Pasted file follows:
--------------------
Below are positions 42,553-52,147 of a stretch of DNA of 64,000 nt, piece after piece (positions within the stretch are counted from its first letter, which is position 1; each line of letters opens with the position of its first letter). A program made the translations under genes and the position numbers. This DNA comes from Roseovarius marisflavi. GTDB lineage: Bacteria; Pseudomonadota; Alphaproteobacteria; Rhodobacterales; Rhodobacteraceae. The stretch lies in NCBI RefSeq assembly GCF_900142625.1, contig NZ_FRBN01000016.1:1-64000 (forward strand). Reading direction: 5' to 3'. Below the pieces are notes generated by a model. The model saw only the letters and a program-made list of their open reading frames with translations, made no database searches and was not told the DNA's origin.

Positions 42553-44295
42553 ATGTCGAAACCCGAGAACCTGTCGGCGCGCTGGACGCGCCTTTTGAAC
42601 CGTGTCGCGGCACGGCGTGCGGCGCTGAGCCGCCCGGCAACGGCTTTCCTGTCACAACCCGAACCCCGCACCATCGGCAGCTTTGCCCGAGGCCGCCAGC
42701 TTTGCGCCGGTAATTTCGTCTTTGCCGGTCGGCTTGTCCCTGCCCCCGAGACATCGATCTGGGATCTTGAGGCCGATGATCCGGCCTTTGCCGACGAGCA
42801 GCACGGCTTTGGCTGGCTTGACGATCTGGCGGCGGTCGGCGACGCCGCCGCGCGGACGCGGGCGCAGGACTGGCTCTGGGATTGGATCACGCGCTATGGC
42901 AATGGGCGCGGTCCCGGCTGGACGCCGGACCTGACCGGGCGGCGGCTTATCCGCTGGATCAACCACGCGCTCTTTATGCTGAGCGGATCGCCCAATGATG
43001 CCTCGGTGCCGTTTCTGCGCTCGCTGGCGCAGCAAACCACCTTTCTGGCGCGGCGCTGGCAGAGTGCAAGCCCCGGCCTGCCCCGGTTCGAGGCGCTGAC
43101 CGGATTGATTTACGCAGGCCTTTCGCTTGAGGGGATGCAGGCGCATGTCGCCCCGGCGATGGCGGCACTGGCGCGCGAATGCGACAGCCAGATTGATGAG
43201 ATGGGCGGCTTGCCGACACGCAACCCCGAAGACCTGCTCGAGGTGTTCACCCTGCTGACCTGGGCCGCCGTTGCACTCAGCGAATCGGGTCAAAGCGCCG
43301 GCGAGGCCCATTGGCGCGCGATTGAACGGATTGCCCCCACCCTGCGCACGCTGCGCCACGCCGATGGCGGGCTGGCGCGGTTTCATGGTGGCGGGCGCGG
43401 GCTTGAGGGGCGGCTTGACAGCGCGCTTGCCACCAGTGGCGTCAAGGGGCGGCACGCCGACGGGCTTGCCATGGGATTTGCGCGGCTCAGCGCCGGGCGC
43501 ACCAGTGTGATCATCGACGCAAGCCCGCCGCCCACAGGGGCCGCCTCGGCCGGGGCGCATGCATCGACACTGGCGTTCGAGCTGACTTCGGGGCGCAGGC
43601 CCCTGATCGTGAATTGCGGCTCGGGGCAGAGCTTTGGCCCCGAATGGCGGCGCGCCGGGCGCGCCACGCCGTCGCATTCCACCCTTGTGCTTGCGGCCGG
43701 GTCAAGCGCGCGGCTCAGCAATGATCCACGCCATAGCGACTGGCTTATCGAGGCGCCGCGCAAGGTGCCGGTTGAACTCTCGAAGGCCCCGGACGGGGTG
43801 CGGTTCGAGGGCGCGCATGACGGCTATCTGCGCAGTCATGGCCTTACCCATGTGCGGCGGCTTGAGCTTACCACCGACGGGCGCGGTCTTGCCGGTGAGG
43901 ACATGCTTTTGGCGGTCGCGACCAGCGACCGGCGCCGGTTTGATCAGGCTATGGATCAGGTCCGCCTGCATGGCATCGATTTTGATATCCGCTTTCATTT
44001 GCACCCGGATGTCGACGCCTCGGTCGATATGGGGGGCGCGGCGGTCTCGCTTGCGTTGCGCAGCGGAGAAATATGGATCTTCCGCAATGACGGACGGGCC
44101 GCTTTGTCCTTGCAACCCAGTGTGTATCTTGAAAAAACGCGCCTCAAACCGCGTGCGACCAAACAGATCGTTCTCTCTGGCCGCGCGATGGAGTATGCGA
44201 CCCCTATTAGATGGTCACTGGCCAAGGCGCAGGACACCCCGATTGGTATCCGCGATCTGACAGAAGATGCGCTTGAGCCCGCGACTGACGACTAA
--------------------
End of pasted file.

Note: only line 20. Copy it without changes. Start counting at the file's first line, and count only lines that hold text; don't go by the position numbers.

44201 CCCCTATTAGATGGTCACTGGCCAAGGCGCAGGACACCCCGATTGGTATCCGCGATCTGACAGAAGATGCGCTTGAGCCCGCGACTGACGACTAA